Juneteenth was largely a regional holiday celebrated by Black people in Texas and other southern states. It commemorates the events of June 19, 1865, when Union troops arrived in Galveston and announced that slavery ended as per General Order Number 3. "The people of Texas are informed that in accordance with a Proclamation from the Executive of the United States, all slaves are free.” It is an important event that ought to be remembered, but its true significance has been lost. Juneteenth has become the latest iteration of liberal capture of Black politics, opportunistic virtue signaling, and the intentional misrepresentation of America’s history. Corrupt and avaricious corporations honor Juneteenth and cynical politicians give it great attention.
Longshoremen are going on strike at 29 ports across the West Coast. The UAW is planning to stop production on all assembly lines for 8 minutes and 46 seconds to honor George Floyd. The strikes come as workers have walked off the job at over 500 employers in the last 3 weeks alone. The Washington State General Strike saw workers go on wildcat strikes at over 250 locations across the state according to our Strike Tracking Map, The #ShutDownStem strikes last week also saw scientists go on strike at 109 locations across the US. If the size of these strikes last week is any indication, Juneteenth will likely be the largest day of strikes in more than a generation.
Any bright high schooler or Constitutional law expert would say that African Americans were formally liberated when the Georgia legislature ratified the 13th Amendment on December 6, 1865, guaranteeing its addition to the U.S. Constitution. Yet freedom came in varied ways to the four million enslaved African Americans long before the end of the Civil War. Some fortunate black women and men were emancipated as early as 1861 when Union forces captured outlying areas of the Confederacy such as the Sea Islands of South Carolina, the Tidewater area of Virginia (Hampton and Norfolk) or when enslaved people escaped from Missouri, Indian Territory, and Arkansas into Kansas.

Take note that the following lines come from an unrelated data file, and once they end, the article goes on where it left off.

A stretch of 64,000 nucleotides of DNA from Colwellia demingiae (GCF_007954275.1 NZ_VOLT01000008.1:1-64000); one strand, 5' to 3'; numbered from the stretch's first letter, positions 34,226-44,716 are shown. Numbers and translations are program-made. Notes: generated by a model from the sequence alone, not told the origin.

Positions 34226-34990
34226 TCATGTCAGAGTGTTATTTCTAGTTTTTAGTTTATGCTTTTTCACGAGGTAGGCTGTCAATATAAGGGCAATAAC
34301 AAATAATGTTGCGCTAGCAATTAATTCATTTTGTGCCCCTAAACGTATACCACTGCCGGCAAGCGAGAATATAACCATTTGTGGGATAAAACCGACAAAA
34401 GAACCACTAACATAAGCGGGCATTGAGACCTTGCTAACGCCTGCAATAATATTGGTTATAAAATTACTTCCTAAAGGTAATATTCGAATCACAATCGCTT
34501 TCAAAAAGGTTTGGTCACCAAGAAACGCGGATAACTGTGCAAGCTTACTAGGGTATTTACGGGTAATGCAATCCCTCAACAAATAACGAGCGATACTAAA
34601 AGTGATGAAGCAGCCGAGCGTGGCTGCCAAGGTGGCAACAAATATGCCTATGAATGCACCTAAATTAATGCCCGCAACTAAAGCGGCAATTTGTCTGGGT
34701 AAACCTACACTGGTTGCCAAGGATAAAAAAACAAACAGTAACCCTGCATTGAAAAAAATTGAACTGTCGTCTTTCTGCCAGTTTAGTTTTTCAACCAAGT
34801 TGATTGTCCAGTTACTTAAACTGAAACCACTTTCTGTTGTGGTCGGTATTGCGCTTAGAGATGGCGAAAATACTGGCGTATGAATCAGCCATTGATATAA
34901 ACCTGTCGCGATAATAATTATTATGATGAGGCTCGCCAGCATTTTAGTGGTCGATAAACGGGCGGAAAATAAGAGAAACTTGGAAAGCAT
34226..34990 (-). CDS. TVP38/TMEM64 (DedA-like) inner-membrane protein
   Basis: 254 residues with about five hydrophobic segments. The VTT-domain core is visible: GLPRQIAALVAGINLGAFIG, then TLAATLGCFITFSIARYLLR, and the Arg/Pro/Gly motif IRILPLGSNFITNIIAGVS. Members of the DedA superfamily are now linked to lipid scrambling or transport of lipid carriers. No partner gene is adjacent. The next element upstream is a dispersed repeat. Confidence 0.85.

On June 19, union members who work at the Port of San Diego will stop operations for eight hours in honor of Juneteenth, the anniversary of the Emancipation Proclamation being first enforced in Texas. The members of the International Longshore and Warehouse Union at 29 ports from San Diego to Washington State will halt work from 9 a.m. to 5 p.m. On June 19, 1865, Black slaves in Texas -- the most isolated rebel state in the South during the Civil War -- were told about their emancipation from slavery two and a half years after the Emancipation Proclamation was issued by President Abraham Lincoln, which was immediately changed the legal status of enslaved Blacks in the slave-holding states from slave to free.
One day in late June, 1865, Union soldiers arrived in Galveston, Texas. They carried some historic news: Legal slavery had ended some two and a half years ago with President Lincoln’s Emancipation Proclamation. And so some of the last enslaved people left in America were freed. The day became known as “Juneteenth,” a holiday still celebrated today in black communities across the United States. Yet more than 150 years after slavery, black wealth still lags centuries behind white wealth.
On June 19, 1865, General Gordon Granger arrived in Galveston, Texas, with a Union regiment. It was over two years after the Emancipation Proclamation, and the enslaved people there and in other areas throughout Texas had not been officially informed that President Abraham Lincoln had decreed they were no longer someone’s property. Granger and his soldiers publicly issued General Order Number 3, telling the people of Texas that “all slaves are free.” The newly freed people of Texas chose that date to commemorate their freedom. This 152-year-old tradition launched by a generation of formerly enslaved people has emerged in the 21st century as a celebration of freedom, and demand for national observation.
This Juneteenth, there are actions around the militarization of police and community-based efforts to create security without the police. Eugene Puryear, who works with Stop Police Terror DC, discusses the Washington DC version of “Stop and Frisk,” which involves Jump Out Squads, and the efforts to get data on how this program works. Stop Police Terror DC grew out of mass Black Lives Matter protests, which Puryer helped organize, in reaction to the police violence in Ferguson, MO and around the country. We also discuss current events